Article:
1. Identify the serious hazard.
2. Identify who or what is at risk from that hazard.
3. Implement an effective protection mechanism to protect those at risk from the serious hazard.
4. When the protection operates thus protecting those at risk from the serious hazard, disable the protection just to see what happens.
5. Join the back of the queue seeking unpaid work in local charity shops.
6. Join an internet forum while waiting.

The breakers are reset as most if the time the tripping will be a bird meeting its maker, so they are reset, if they hold all good well, if they instantly re-trip or won't hold then they stay off and the jobs stops while the reason is ascertained.
 

Domh245

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I must revise my approach to risk assessments - thanks.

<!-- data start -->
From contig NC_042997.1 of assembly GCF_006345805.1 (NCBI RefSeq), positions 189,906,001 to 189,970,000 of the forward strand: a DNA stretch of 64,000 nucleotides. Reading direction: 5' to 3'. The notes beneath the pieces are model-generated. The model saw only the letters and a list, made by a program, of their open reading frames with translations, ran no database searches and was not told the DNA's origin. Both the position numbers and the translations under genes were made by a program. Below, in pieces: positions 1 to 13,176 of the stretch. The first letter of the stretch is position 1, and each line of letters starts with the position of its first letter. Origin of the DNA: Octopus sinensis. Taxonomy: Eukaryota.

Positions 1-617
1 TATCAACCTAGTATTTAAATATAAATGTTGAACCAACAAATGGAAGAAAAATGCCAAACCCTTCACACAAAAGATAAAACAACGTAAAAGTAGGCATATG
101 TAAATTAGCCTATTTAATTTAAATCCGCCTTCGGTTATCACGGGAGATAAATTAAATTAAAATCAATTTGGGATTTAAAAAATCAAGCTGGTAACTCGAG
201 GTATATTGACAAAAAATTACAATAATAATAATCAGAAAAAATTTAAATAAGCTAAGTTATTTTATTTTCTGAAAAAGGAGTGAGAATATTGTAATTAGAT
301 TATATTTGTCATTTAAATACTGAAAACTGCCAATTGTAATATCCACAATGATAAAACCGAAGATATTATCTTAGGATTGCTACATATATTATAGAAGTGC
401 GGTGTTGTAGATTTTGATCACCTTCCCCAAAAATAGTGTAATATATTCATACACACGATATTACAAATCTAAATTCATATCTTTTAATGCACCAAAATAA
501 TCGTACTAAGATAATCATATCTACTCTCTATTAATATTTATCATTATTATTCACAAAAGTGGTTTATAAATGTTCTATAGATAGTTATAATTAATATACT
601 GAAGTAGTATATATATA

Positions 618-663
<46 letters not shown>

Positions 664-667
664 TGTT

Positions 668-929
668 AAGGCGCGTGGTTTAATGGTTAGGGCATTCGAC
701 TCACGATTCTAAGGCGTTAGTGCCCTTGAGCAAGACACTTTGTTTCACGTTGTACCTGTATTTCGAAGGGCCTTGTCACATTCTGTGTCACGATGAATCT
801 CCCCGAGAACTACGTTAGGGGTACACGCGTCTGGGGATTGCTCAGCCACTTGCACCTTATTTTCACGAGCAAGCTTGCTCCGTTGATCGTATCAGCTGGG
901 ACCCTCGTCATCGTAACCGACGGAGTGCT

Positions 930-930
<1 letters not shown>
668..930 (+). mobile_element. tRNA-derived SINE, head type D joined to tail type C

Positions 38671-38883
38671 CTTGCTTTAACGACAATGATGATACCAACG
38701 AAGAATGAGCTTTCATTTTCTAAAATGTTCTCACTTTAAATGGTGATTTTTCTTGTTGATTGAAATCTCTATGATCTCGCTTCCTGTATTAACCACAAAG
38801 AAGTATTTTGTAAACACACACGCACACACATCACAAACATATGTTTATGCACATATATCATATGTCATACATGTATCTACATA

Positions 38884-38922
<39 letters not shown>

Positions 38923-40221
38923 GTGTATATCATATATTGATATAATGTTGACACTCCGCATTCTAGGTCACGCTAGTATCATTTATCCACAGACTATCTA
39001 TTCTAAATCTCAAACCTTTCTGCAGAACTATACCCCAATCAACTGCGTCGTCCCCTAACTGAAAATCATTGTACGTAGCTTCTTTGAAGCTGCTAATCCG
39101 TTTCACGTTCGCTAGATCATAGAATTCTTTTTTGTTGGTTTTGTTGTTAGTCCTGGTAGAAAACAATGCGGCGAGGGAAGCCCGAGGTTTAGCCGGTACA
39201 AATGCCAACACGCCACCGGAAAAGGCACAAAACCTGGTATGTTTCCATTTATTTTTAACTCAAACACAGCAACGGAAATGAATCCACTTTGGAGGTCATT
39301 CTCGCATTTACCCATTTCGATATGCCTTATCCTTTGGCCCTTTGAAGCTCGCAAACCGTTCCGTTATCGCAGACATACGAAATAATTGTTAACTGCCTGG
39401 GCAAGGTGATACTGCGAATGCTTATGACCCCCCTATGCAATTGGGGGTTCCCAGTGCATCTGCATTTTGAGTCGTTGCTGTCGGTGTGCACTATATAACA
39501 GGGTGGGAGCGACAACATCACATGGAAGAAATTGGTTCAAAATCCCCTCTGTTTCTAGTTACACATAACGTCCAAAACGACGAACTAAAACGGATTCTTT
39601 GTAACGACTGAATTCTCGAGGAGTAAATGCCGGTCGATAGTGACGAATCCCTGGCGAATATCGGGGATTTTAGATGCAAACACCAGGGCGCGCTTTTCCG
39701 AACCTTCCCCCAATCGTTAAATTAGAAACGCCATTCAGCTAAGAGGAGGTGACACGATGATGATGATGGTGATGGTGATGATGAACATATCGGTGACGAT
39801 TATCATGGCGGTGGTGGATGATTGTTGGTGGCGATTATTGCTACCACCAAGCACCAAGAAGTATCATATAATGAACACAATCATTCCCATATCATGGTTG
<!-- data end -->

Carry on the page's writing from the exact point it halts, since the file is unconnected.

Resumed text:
From now on:-
1. Identify the serious hazard.
2. Identify who or what is at risk from that hazard.
3. Implement an effective protection mechanism to protect those at risk from the serious hazard.
4. When the protection operates thus protecting those at risk from the serious hazard, disable the protection just to see what happens.
5. Join the back of the queue seeking unpaid work in local charity shops.
6. Join an internet forum while waiting.

Surely your step 4 is part of step 1, which would be "Identify what, if any, serious hazards exist". As Sunset route says, false positives can occur, and so long as the risk from this method of testing that the fault is genuinely safe (given it's use, I suspect that it is), then there is nothing wrong.
 

Class315

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The Last Down Leeds train (1D36) from London 23:30 departed at 01:21, 121 minutes late.